It was an amazing journey because all of me was somehow changing as the race progressed. My first thought when the race started was immediate fear and excitement. There was no way to turn back at that point and the only way to go was forward. Being with Sue kept me in check. I had planned on running part of the race but knew that having not trained for it at all would be a bad idea and having her there not wanting to run made it safe for me not to. As we were going, a woman I know came riding by on her bike telling me she came to find me to make sure I knew I wasn’t alone. TRIP. I only know her from a couple of weeks ago but she was insistent on being a cheerleader for me. This made me want to do it more. As we hit the 2 mile mark, we were passing by my house. I thought about how cool it would be if the little guy was outside to watch me but I knew he was still sleeping, which made me think about how cool that is. Mom is out racing while son is dreaming about Star Wars legos I’m sure.
It went on and one. The sky changed from dark to light. The day started but 2000 people were already going. At around the 6 mile mark, I was rubbing my leg. It was starting to talk to me, telling me to stop doing this but I knew that at this point, I would merely feel the pain when I was done. Not too longer after that, something inside me shot me with power that I had never felt. It was so exhilarating and amazing. I wanted to run as fast as I could. This surge of energy was all I needed to stop any doubt or fatigue I had. It was amazing. As the road kept going I started having some serious questions about me. I questioned why it has taken me so long to start taking care of me, thinking about the things in my life that I shouldn’t have done and how those memories affect how I look at the world. I started to feel regret about those things that shouldn’t have been but then kept coming back to the moment and remembering that all of that shit brought me here today to do this. It’s my only to move forward and not dwell on the past. My brain went to the future and how much I could do from this point. I’ve made a wish list this year of things I want to do. They are no longer wishes but things that I need to do for me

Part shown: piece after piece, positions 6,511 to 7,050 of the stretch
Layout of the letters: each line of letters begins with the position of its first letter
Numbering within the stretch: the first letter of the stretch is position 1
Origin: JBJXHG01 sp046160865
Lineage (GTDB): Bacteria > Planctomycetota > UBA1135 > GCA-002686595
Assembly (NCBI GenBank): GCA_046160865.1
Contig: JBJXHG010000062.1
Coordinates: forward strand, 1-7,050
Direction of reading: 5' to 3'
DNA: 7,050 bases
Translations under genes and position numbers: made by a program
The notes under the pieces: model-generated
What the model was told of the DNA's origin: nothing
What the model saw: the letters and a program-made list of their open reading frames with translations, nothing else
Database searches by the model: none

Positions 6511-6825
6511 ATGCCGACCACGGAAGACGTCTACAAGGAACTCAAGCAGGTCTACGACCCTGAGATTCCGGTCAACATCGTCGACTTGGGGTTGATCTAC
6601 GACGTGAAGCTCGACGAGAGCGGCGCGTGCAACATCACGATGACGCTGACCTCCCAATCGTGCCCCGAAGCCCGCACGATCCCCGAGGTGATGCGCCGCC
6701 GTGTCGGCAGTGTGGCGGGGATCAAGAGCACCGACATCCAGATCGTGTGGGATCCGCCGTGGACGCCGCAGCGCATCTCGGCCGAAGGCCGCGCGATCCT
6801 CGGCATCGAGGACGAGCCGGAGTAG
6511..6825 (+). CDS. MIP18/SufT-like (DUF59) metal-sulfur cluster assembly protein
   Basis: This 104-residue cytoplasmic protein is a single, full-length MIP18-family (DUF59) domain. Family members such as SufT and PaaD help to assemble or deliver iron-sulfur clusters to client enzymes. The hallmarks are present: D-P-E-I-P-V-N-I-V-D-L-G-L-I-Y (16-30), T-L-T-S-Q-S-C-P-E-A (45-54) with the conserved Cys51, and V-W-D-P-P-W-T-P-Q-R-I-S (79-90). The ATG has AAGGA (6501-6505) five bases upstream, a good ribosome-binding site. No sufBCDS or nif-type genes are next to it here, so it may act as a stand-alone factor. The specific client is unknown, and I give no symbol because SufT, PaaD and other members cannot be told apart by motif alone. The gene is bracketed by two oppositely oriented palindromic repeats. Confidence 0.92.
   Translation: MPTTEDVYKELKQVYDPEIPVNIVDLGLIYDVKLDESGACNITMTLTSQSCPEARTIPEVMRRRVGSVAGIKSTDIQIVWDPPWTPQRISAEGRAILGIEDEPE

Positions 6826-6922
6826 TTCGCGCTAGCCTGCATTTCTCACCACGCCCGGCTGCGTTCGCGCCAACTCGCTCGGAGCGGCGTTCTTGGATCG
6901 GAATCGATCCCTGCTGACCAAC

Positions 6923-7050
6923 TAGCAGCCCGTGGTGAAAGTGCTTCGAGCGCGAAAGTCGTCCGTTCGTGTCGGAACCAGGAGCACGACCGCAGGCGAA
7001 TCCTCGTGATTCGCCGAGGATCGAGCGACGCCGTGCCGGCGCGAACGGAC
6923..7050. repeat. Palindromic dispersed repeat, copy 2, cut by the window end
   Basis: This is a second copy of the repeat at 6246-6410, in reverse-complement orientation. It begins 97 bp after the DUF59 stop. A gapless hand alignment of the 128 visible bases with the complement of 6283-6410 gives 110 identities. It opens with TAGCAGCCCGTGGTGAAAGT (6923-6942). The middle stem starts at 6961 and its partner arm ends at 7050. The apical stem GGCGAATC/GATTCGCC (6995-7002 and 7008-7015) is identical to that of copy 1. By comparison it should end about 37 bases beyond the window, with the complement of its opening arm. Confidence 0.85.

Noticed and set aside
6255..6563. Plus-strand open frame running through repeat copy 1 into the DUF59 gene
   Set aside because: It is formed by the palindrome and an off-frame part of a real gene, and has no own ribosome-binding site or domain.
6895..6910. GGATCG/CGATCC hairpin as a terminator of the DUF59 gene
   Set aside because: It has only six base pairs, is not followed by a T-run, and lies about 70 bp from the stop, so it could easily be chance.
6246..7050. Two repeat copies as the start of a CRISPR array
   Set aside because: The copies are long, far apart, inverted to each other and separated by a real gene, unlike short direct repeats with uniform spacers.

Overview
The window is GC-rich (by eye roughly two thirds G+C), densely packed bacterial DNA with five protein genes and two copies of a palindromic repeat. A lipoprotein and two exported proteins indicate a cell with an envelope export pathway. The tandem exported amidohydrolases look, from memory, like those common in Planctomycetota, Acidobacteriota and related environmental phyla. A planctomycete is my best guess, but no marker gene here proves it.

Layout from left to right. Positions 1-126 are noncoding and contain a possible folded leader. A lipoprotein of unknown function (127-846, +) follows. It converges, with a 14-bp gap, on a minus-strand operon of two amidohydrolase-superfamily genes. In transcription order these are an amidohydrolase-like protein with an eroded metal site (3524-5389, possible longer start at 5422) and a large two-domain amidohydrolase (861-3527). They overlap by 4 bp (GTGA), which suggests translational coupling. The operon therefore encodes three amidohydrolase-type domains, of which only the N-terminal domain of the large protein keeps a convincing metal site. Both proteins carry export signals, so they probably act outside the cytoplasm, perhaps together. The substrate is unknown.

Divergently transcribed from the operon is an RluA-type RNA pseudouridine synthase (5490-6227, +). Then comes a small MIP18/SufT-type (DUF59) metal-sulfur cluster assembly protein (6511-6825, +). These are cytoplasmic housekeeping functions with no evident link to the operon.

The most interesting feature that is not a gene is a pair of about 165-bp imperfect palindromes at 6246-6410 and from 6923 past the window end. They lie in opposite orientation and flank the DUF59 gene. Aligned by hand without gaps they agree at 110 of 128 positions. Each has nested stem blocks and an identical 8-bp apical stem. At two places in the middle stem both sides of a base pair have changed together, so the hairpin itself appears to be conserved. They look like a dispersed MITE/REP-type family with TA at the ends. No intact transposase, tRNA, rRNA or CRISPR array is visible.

I got to a point when I had to go pee. I saw a porta-potty. I had to do it but my hands where swollen. I’d been walking over 8 miles without stopping and I knew if I stopped it would hurt me worse than not stopping. I told myself I was going to listen to my body and she is telling me it’s time to relieve myself. I did. Giggling about how silly I must look trying to do something I do several times a day. When I got back on the road, Sue was waiting for me. At that point, I wanted to confirm how important she was to me. I just let the words come out and told her that no matter what happens, she is going to be part of my journey because I don’t know what would have happened if she wasn’t with me. She told me her thoughts and without anything more to say we knew after we got to the finish line, we would say good bye and move on. It was one of the purest moments in my life ever.
At the 10 mile mark, I hit the wall. I could see the end. I know the route. It’s close to my house. My body just tensed up and it HURT. Sue gave me Gu and told me to slowly suck on it. It was gross. It was disgusting. It was crack in gel form and it was what I must have needed because as we were making it to the last mile, I was giggling and taking pictures of people and just not caring because I was going to be done and it was going to be NOW.
I did it. I know people have done it before me and they will do it after me. I know that our experiences will feel unique to us but we have all felt the same thing. I know that at the point that I crossed the finish line, I became a different person. I don’t know how to put words to it but I feel different. At this point, I won’t let me stop me from doing things I want to do. I can’t. I did something I was never going to do because it seemed too hard. Now I have no excuses
**I want to thank Sheryl Collmer for being the person who told me I needed to do this. Without her words and constant reminder of what I could do, I would never have done it.